February 3 | Luke 7:18-36

65bcdac6bfebbdf05528297a38f4fcc2This is one of those passages that is I think why so many of us give up on reading the Bible. It’s weird; it’s not much of an actual story; it’s culturally specific; and it’s loaded with references requiring some knowledge of other Biblical events. At the same, this story has some real power in it.

What struck me, and probably what strikes most, I imagine, are these powerful words from Jesus to John the Baptist’s disciples: “Go and tell John what you have seen and heard: the blind receive their sight, the lame walk, the lepers are cleansed, the deaf hear, the dead are raised, the poor have good news brought to them” (7:22). He doesn’t say “yes, I’m the guy”, but he essentially recites his mission from Luke 4:16-19. I believe that is the core of this story. Jesus is telling John’s disciples to simply tell John what they “have seen and heard.” Remember in chapter 6 Jesus taught the crowds that “each tree is known by its fruit” (6:44). It is not what someone says what they are that speaks to who they are, but what kind of fruit one bears in the world. Jesus is walking his talk here. He calls them to simply report to John the fruit they have seen from Jesus.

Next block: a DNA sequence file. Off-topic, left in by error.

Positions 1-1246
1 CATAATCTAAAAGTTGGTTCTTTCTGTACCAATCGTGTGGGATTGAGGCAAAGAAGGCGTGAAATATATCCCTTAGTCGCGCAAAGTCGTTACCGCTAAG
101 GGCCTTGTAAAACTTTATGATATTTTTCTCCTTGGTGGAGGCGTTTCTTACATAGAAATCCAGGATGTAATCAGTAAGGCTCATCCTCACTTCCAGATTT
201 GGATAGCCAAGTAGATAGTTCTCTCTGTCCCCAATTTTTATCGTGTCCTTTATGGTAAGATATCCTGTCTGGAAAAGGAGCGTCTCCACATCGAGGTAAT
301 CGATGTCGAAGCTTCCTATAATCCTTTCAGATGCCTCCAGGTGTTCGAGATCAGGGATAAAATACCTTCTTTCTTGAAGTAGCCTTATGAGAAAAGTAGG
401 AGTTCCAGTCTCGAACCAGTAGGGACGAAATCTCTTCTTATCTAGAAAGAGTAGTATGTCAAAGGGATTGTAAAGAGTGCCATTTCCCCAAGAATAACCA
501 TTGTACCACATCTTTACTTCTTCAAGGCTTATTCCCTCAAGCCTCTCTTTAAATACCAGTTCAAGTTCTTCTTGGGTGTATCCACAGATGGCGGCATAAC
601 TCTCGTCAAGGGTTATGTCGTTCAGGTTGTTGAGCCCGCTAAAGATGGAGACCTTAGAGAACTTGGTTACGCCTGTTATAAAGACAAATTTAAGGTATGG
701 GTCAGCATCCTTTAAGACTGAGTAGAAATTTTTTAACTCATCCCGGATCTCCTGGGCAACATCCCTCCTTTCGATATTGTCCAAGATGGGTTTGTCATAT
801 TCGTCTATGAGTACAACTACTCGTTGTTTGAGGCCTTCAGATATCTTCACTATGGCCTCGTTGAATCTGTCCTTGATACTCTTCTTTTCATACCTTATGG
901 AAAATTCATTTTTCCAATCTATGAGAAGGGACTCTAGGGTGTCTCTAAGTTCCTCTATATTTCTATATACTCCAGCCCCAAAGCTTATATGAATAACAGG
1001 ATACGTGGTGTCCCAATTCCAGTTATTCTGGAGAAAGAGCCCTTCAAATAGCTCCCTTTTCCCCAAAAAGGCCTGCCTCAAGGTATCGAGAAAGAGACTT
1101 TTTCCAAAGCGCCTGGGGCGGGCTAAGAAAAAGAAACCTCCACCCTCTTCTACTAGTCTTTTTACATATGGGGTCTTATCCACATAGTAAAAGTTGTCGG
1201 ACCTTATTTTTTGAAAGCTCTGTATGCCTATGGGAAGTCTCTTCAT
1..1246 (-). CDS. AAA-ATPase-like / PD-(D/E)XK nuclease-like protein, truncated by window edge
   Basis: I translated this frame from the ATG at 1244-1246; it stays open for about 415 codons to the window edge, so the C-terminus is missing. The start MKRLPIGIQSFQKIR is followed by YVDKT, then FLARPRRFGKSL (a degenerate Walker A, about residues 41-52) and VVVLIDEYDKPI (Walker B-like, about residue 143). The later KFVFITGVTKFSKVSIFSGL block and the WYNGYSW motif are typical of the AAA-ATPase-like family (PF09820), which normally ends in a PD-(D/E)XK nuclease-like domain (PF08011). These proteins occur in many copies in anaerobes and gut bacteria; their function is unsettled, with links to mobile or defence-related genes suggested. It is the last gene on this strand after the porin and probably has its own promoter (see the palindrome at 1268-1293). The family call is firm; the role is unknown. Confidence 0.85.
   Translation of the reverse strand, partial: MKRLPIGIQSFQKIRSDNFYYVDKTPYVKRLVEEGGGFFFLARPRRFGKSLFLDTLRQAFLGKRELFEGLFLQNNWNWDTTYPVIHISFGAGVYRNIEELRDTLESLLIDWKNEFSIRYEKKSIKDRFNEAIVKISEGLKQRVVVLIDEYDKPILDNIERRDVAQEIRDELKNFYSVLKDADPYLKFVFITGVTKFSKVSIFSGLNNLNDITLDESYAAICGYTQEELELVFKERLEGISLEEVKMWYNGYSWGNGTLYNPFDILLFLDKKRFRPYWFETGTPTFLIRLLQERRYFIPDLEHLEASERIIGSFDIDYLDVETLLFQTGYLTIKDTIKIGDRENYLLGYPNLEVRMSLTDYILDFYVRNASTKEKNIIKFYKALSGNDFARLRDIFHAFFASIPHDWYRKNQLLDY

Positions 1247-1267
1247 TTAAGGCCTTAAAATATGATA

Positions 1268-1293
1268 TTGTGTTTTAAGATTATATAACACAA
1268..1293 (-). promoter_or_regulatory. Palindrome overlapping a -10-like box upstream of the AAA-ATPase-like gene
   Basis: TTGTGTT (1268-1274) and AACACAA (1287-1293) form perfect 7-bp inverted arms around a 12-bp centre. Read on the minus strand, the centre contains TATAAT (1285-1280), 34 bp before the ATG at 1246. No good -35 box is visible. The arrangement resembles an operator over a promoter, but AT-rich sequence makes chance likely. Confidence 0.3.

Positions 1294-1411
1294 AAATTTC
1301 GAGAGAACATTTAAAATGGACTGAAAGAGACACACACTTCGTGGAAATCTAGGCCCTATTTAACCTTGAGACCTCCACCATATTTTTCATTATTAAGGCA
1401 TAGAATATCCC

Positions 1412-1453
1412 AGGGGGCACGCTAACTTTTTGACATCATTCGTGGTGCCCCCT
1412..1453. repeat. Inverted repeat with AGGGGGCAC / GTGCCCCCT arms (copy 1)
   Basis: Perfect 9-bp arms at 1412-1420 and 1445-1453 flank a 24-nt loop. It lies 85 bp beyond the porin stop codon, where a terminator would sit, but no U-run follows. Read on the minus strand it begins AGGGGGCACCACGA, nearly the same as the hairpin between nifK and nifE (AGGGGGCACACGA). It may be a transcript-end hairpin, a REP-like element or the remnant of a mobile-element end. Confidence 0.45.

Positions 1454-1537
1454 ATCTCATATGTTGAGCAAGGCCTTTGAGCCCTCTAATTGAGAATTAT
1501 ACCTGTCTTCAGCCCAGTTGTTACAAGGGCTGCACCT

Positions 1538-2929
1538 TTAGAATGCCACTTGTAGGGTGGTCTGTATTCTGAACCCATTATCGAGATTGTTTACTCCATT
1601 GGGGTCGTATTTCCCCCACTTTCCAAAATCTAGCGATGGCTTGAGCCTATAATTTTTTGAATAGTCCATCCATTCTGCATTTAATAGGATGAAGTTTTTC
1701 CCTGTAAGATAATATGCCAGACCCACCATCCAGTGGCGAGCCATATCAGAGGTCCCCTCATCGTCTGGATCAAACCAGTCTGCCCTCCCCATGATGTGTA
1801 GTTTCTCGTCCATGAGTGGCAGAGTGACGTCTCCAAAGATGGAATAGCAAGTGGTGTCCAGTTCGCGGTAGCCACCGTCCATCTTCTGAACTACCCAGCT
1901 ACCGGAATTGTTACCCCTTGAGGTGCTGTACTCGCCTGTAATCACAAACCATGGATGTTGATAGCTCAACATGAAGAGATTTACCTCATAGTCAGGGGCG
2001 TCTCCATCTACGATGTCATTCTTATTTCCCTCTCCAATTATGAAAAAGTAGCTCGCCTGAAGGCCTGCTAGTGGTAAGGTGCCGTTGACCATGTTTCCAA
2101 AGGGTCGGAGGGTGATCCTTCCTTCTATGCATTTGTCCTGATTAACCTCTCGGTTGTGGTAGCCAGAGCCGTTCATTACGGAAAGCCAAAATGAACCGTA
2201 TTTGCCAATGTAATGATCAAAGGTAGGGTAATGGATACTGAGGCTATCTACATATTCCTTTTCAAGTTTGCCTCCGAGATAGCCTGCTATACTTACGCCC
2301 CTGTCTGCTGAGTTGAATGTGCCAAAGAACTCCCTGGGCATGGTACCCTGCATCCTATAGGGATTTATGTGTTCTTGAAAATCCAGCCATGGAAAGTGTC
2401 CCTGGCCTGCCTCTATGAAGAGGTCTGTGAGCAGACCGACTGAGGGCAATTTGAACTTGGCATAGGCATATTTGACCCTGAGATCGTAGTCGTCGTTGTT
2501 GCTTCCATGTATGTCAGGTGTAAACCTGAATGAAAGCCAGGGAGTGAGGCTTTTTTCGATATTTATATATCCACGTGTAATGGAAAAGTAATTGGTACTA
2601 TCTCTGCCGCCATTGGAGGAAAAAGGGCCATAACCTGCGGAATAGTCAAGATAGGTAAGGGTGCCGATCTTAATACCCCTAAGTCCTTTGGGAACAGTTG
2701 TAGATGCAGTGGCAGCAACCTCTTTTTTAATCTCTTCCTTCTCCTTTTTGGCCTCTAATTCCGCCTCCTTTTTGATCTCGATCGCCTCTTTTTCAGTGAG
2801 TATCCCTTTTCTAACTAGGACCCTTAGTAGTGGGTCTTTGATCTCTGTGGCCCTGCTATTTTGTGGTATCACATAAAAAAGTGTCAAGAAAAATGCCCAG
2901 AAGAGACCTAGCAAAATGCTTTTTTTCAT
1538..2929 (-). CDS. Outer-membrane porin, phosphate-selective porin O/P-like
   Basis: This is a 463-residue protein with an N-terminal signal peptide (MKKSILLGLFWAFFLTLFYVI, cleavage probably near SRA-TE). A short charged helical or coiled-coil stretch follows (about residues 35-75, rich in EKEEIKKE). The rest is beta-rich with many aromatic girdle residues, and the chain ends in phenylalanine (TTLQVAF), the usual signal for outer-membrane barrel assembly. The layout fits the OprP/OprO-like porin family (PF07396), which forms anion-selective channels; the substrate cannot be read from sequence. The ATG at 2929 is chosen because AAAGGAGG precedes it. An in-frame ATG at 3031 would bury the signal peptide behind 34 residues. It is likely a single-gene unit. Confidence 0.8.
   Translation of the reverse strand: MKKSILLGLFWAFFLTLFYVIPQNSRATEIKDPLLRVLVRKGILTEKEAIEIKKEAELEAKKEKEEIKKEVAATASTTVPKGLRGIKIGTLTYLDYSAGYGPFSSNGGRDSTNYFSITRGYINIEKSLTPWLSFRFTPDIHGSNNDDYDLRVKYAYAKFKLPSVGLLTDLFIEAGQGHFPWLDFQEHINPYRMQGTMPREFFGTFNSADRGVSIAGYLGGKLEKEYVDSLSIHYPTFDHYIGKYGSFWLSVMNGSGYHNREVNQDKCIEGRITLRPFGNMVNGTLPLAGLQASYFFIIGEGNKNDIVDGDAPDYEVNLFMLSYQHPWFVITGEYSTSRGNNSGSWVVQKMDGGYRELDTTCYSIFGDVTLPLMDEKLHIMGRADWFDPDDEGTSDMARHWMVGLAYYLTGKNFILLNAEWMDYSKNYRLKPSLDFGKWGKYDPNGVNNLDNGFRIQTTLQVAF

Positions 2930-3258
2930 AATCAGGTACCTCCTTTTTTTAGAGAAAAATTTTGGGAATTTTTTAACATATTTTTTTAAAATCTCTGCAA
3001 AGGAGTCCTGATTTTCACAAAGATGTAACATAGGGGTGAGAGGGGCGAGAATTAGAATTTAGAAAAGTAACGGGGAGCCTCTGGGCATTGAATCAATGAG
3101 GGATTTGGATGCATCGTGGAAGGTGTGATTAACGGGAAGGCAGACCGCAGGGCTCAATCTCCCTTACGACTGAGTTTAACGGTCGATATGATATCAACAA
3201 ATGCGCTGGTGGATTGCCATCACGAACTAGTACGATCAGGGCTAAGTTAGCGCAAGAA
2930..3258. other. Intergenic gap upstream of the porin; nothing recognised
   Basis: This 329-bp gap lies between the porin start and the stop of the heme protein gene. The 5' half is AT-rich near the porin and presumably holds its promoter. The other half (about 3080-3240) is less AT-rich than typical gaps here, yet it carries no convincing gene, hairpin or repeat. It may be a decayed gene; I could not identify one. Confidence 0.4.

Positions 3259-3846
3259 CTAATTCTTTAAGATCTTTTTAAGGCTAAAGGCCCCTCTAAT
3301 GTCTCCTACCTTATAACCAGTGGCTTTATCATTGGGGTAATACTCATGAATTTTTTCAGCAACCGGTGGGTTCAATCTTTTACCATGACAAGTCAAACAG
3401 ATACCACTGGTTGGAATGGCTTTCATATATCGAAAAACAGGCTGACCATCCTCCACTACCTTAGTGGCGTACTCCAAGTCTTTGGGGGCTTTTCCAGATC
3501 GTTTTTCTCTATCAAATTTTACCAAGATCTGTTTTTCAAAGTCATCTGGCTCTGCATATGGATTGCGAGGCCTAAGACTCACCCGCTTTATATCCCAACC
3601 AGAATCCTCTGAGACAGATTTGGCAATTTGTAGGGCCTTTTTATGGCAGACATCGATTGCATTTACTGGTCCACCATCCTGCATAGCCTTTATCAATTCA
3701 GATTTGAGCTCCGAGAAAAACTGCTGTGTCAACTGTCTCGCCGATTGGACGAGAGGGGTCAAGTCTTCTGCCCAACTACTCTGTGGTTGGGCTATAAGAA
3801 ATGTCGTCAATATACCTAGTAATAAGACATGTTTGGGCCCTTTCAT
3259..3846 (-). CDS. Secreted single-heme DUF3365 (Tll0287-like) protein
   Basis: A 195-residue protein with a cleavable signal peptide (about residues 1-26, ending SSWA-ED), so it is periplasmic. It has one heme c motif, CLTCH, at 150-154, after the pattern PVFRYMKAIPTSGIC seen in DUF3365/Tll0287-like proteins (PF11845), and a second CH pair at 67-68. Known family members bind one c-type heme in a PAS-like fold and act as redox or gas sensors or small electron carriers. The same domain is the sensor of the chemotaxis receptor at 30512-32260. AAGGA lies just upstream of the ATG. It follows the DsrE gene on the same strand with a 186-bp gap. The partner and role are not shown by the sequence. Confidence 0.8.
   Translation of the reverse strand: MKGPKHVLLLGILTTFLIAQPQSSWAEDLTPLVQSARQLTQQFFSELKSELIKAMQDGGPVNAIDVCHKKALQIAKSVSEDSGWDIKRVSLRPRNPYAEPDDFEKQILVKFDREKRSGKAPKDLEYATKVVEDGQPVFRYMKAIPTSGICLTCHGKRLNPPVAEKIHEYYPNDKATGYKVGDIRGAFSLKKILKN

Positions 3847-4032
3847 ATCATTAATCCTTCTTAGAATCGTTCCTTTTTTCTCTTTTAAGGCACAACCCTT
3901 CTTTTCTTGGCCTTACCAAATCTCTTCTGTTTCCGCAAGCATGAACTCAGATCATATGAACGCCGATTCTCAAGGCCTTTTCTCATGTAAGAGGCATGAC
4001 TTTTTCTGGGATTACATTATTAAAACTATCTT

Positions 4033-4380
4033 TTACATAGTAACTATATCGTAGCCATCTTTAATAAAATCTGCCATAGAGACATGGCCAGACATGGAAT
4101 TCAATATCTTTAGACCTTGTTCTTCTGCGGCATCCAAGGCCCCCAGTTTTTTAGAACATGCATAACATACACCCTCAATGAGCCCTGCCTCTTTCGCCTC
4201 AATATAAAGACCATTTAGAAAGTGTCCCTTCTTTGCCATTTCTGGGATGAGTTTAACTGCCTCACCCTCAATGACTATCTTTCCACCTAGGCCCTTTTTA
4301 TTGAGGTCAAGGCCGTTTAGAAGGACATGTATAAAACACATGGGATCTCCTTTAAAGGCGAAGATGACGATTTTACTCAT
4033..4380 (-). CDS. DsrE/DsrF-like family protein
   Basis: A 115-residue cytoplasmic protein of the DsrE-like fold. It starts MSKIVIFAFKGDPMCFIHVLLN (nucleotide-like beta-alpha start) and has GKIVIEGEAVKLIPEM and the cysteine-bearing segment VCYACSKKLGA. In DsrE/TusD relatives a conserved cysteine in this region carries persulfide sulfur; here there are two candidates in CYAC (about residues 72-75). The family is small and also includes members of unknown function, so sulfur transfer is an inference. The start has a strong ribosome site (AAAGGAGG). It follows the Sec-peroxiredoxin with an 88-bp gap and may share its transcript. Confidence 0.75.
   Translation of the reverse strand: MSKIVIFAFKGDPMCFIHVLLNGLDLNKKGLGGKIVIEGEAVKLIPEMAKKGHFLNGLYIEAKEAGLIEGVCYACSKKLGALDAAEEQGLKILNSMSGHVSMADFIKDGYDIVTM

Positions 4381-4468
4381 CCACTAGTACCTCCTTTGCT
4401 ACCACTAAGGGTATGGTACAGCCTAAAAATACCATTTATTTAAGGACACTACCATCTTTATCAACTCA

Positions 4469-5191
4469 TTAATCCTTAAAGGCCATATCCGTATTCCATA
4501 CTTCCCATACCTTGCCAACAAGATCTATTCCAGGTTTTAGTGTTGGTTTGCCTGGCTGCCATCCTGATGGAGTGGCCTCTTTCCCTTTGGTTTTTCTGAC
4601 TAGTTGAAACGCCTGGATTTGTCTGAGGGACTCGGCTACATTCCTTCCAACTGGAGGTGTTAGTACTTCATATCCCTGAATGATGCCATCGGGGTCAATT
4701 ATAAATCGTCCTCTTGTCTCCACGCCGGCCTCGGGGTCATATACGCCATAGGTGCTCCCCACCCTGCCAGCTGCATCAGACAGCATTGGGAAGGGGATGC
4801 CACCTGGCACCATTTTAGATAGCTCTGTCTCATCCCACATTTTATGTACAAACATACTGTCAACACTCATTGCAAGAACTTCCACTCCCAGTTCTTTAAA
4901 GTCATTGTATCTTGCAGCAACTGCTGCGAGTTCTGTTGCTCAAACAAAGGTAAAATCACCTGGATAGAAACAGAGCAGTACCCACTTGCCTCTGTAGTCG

This is the kind of witness Jesus wants us to make about him. A witness, remember, is called upon only to speak to what they have seen and heard. They are not to speak to what they have not seen and heard. Biblically this is a “false witness”. Legally today we could call it perjury. When we tell others about Jesus, we are to speak to what we have seen and heard. That is, we should speak to our experience with God’s activity in our own lives. Do not testify to what you haven’t seen, heard or experienced; it only breeds trouble. But do speak to what you have seen and heard. The question then becomes, what have you seen and heard when it comes to the activity of God in your life? Have you ever taken time to reflect on that? I believe it to be one of the most important spiritual exercises one can practice. Take time to wonder about and reflect on how God has worked in your life, all the way back to before you can even remember. Take some real time to do this and perhaps even write it out. A good way to start is to simply start writing a brief autobiography. Start telling your own story to yourself and watch for God’s activity in your story. You might be surprised. What have you seen and heard?

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